If you like most in central Illinois enjoy Lincoln history, add a visit to the Lincoln Heritage Museum to your list of sites to see. The museum will officially reopen April 26, 2014 at 10 a.m. The museum features traditional museum exhibits on its first floor with of Lincoln artifacts surrounded by details that tell the story of the item. The first floor also has a bit of history specific to the area. The second-floor tour offers a state-of-the-art audio and video used to walk visitors back through Lincoln’s life after the tragic events at Ford’s Theater. Timed tours of the second-floor gallery will be offered in the afternoon at the reduced fee of $2 for adults and $1 for children and seniors.
Opening remarks and entertainment will be part of the grand opening and visitors are able to walk through the museum during the morning. The walkthrough will require an hour and if interested in the afternoon tour, allow at least 90 minutes.
Ron Keller, Associate Professor of History and Political Science is also the Lincoln Heritage Museum Director. Keller offered a bit of the museum history. “The Lincoln College campus was founded on February 12, 1865. It is the only college founded for Lincoln during his lifetime,” Keller said. “Although he never formally gave his blessing we like to think he would have.”
“The museum started in the 1940’s,” Keller said. “This year we are celebrating the 70th anniversary of the museum.”
Like many museums, it all started with a donated collection. Judge Lawrence Stringer willed his Lincoln and Logan County history collection to Lincoln College with the stipulation that a museum be established. At first the museum was placed in “The Lincoln Room” that was dedicated February 11, 1944, and then the collection was moved to the McKinstry Memorial Building in 1971. The collection has grown with donations that include items from Robert Todd Lincoln Beckwith, the last surviving direct descendant of Abraham Lincoln. Today the collection has found a permanent home in the Lincoln Heritage Museum’s newly built Lincoln Center.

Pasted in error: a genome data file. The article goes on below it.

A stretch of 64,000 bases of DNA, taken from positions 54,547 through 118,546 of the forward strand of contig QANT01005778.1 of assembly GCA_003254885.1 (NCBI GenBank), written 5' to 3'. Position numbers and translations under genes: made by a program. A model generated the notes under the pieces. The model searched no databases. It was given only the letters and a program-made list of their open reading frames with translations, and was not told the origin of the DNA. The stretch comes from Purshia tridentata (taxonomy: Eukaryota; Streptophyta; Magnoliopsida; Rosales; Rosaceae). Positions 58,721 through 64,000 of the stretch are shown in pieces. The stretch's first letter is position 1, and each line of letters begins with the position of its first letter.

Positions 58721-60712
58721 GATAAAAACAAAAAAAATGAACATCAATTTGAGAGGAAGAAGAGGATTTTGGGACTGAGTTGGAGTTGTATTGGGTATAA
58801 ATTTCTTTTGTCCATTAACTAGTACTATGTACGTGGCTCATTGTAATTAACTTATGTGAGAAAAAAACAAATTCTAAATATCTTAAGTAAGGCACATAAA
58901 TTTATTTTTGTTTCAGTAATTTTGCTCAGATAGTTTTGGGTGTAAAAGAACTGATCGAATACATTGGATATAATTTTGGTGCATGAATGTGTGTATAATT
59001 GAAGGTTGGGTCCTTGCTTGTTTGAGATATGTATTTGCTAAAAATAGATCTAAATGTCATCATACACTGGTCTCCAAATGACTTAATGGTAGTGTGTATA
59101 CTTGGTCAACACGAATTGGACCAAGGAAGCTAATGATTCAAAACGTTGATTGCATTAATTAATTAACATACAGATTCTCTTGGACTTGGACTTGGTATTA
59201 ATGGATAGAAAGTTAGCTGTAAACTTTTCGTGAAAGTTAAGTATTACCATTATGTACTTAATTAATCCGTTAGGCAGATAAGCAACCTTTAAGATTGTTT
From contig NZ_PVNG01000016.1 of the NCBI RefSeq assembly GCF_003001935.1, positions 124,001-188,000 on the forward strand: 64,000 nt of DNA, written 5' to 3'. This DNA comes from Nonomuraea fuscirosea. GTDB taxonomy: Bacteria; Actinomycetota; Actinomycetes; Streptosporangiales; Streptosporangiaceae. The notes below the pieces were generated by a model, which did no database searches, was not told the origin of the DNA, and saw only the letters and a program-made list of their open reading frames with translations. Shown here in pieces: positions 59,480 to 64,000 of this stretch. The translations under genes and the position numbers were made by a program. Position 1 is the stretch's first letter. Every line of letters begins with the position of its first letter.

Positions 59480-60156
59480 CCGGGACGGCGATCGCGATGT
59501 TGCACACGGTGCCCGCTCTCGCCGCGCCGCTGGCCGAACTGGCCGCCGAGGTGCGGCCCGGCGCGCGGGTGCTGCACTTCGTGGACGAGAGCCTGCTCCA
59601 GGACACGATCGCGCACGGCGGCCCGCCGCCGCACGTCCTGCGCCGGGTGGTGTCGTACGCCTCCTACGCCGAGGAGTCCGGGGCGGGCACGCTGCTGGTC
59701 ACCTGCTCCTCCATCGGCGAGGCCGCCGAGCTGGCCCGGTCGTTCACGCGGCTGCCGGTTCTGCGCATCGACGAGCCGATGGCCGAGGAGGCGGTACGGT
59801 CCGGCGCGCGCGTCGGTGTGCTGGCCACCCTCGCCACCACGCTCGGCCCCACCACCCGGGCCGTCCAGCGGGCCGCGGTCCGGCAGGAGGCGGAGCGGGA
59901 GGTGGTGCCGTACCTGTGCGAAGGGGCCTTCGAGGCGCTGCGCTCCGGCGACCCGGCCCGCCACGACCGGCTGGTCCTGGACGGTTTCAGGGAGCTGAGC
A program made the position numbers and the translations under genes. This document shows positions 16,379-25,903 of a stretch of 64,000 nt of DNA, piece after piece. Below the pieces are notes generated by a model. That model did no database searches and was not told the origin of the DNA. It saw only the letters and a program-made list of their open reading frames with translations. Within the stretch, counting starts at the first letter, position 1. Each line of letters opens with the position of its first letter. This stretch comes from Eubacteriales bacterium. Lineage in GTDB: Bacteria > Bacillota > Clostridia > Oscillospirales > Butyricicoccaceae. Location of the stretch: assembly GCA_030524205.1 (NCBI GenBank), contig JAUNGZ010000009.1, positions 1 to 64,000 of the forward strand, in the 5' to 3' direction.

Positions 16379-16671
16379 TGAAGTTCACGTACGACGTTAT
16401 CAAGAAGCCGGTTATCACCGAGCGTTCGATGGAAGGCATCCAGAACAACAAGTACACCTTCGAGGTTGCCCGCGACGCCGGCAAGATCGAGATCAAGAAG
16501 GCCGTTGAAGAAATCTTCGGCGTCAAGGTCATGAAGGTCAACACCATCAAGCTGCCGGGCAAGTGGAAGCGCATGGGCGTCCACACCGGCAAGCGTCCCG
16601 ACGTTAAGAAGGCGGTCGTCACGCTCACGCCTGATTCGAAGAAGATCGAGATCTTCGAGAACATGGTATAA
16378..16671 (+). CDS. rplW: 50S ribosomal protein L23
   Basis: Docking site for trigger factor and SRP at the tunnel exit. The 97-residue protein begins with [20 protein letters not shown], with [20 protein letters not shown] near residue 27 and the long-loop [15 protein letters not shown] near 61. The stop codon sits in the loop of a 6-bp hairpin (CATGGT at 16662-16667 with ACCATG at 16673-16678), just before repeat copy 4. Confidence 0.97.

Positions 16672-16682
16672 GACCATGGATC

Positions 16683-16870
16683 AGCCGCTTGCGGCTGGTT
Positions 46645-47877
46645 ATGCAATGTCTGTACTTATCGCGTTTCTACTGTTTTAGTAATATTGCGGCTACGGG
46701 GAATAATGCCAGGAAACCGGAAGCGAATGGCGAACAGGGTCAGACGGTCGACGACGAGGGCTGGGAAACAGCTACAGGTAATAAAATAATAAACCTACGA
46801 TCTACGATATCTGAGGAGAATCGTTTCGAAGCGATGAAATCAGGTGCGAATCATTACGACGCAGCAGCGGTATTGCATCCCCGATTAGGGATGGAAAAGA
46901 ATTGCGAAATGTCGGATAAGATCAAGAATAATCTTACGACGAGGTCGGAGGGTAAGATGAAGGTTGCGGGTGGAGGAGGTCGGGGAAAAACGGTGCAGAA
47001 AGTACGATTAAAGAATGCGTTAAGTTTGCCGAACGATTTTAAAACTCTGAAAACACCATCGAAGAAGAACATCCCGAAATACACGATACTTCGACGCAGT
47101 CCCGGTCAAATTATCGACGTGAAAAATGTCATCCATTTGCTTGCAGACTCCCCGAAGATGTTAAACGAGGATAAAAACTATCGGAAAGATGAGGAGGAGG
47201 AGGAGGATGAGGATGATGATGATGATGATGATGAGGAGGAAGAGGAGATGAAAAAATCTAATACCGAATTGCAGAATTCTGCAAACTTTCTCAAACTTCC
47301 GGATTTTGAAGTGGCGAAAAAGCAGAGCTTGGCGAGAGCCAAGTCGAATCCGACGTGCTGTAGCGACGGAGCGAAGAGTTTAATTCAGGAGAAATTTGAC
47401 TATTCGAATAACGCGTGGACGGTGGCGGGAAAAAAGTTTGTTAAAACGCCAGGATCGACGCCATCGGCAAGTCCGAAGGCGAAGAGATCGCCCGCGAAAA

Keller said the renovated museum focuses on Lincoln’s character. “Empathy, perseverance and intellect are all qualities Lincoln had, that we can all live out and immolate Lincoln doing,” Keller said.
The motto of the museum is “Learn from Lincoln, Live like Lincoln”. Lincoln himself had a vision for the nation. He is quoted as stating, “I have never had a feeling politically that did not spring from the sentiments embodied in the Declaration of Independence.”
Basing his vision on the founding fathers structure for the nation, he lived his life with a character that the museum is trying to profile. William Stoddard, Lincolns secretary addressed this topic and wrote, “The President is…the most perfect representative of the purely American character now in public life – perhaps the most perfect that has ever existed. This is why the mutual understanding between him and the people is so perfect. This it is which enables him to exercise powers which would never be any possibility entrusted to another man, though his equal in other respects.”
“The museum offers living history that brings characters to life,” Keller said. Taylor Studios out of Rantoul, Illinois was selected to work with Lincoln College on the museum designs. Using touch points, and pictures that first appear as silk screen paintings and them come to life, Taylor Studios brought Lincoln’s story together offering images with audio visuals. The visuals reach out to visitors showing how events in Lincoln’s life formed the person he became and emphasized how he overcame so many obstacles before reaching the Presidency.
The museum is a two-story affair with five times more space than before. Ranked as one of the “30 Most Amazing University Museum’s in the World” the new state of the art facility was relocated and redesigned at a cost of 1.6 million.
A traditional layout can be found on the first floor reflecting Lincoln artifacts in display cases that tells the story of the piece. Upstairs is a whole new world that focuses on what may have run through the 16th President’s mind as he lay in that twilight time between life and death after being shot at Ford’s Theater.
Outside the museum, a statue of Lincoln seems to greet visitors who come to learn more about his amazing life and legacy.
When first entering the Center, a wooden wagon is on display then the museum opens into the reception center/gift shop. Upstairs a plow is on display along with other artifacts that are so much a part of Lincoln’s life. The Lincoln Heritage Museum is located at Lincoln College, 1115 Nicholson Road, Lincoln, Illinois. Call 217-735-7399 or log onto www.lincolnheritagemuseum.org for information. Open Monday – Friday from 9 a.m. to 4 p.m. and Saturday from 1 p.m. to 4 p.m., the museum is closed Sundays and holidays. Admission is $5.00 for adults, $3.—ages 6-15 and senior citizens.